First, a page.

f6 looks like a patzer move though, I'm suprised you saw it so often. Is there a particular reason that black plays like that? I mean, the white squared bishop may not be as good on h7 as f7, but that's a small price to pay for keeping the kingside free, and on h7 it hits the c2 pawn as well.

Looking at this line though, my assesment would be that it's dangerous for white. Surely if black plays h6, Bh7 and castles kingside then his apparant light squared weakness on the queenside doesn't count for much? And if white really wants to go for the attack he has to castle right into the semi-open c file, which is even more dangerous with a bishop on h7.

All in all I think it's an attractive looking line with the idea of trapping the bishop, but all I see is problems for white if black stays tight at the back and develops properly.

Thanks again for the vid!


Sun Oct 09, 2011 6:57 pm
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Post Re: kamus - Naselwaus.mov [30:23]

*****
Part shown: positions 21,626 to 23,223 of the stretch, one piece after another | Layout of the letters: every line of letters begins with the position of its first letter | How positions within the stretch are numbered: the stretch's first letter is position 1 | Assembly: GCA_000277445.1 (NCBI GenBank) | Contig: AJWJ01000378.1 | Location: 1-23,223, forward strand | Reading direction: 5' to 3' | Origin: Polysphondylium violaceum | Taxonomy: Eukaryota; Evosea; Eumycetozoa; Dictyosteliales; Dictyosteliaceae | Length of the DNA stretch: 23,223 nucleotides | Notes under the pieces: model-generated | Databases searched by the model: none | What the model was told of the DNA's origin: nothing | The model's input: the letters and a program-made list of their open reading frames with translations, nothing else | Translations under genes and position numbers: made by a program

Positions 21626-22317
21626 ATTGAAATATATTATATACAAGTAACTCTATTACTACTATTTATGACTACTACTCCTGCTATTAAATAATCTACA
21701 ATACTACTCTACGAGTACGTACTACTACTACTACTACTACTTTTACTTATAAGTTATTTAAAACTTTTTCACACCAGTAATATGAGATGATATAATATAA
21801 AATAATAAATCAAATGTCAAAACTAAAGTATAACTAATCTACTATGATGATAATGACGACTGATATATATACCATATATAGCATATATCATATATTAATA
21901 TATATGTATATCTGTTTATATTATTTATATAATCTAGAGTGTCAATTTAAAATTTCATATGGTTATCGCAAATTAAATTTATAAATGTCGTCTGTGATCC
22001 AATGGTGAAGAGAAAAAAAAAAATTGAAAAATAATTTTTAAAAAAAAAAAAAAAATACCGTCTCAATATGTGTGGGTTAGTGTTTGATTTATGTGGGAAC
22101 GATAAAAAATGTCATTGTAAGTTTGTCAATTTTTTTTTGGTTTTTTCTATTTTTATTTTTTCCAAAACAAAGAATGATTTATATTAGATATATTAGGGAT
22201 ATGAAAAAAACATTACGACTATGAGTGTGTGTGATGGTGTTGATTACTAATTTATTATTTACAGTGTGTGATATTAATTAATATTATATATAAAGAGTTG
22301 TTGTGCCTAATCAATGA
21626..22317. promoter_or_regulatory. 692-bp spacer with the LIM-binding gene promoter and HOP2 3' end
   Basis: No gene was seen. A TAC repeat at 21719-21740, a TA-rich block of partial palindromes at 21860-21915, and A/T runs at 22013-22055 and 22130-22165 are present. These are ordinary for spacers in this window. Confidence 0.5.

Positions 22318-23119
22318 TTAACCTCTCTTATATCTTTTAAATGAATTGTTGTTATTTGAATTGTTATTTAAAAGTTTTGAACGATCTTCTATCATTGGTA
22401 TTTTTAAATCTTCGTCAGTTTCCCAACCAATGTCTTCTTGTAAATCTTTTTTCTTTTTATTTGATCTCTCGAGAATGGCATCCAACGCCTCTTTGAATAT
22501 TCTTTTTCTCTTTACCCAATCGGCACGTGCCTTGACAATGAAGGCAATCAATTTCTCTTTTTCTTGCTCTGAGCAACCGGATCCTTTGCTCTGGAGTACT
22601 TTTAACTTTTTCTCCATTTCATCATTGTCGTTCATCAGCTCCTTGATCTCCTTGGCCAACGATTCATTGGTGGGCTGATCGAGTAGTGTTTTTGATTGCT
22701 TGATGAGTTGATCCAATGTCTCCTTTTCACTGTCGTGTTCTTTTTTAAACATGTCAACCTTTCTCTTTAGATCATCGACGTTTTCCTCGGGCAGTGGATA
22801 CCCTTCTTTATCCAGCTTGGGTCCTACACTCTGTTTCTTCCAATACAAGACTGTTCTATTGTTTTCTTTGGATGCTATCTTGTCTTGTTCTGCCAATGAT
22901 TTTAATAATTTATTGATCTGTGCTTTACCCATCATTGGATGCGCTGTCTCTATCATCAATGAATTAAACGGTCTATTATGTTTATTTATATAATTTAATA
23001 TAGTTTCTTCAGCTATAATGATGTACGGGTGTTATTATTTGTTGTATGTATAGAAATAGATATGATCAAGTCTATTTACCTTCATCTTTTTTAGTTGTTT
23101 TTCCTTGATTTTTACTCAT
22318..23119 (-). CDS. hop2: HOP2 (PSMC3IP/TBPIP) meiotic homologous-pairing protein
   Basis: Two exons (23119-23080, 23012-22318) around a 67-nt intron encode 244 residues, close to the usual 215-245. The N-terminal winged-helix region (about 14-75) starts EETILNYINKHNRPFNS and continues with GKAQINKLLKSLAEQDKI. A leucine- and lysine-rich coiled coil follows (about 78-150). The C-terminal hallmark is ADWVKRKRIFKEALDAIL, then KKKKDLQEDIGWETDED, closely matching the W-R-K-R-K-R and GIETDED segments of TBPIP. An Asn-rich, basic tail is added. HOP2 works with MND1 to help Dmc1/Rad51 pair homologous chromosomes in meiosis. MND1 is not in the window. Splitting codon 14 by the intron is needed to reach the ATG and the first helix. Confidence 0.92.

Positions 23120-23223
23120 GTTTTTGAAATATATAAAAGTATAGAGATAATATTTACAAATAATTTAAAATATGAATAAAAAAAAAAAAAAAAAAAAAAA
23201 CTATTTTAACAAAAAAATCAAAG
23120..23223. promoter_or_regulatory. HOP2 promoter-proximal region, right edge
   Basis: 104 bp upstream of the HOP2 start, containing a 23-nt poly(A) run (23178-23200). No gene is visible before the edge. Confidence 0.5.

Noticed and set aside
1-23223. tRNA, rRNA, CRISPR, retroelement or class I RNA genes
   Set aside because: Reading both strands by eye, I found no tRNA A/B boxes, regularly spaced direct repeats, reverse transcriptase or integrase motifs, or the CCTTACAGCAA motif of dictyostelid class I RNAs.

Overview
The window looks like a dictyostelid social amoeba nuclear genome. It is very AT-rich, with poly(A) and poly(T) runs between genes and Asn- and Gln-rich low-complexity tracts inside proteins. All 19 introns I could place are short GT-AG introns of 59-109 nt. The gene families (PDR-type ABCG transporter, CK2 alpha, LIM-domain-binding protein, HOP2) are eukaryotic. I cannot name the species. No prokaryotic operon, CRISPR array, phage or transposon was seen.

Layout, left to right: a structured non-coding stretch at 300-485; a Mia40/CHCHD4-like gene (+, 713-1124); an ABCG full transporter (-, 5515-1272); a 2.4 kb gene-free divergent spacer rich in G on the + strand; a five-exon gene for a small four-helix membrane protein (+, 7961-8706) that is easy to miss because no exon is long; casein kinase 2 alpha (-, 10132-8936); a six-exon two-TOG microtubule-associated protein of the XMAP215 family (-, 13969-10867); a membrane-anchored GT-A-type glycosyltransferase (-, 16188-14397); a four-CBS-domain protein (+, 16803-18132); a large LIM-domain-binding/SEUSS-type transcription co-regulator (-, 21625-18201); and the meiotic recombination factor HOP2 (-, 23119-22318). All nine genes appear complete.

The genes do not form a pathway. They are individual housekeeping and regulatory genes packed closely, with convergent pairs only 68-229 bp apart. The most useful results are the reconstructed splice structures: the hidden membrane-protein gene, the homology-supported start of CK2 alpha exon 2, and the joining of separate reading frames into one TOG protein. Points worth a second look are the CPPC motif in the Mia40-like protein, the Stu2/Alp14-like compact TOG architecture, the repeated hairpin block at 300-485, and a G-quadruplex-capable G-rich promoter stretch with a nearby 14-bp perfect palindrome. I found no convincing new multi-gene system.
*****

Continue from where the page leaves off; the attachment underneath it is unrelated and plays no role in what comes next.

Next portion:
I'm working on a follow up video with ...h6 and I'll talk about that. Surprisingly, f6 is the most popular choice among both strong players (i.e. masters) and Houdini. h6 is the better move according to Buecker but White also seems to do quite well. As of a few years ago, when Buecker wrote his article on the gambit, 18 high level games had been played: 16 wins for white with 1 draw and 1 loss. Computers seem to think that White has full or close to full compensation after acceptance of the gambit. I originally thought that a direct refutation had to be in the offing but now after playing it some more and doing analysis with engines, I'm beginning to think that Black may need to decline this gambit. It's a likely to remain a sideline however since there are proven ways for White to demonstrate an advantage against Owen's Defense using traditional approaches. It's definitely a fun line to play- I'm just sorry more people don't play Owen's Defense. :)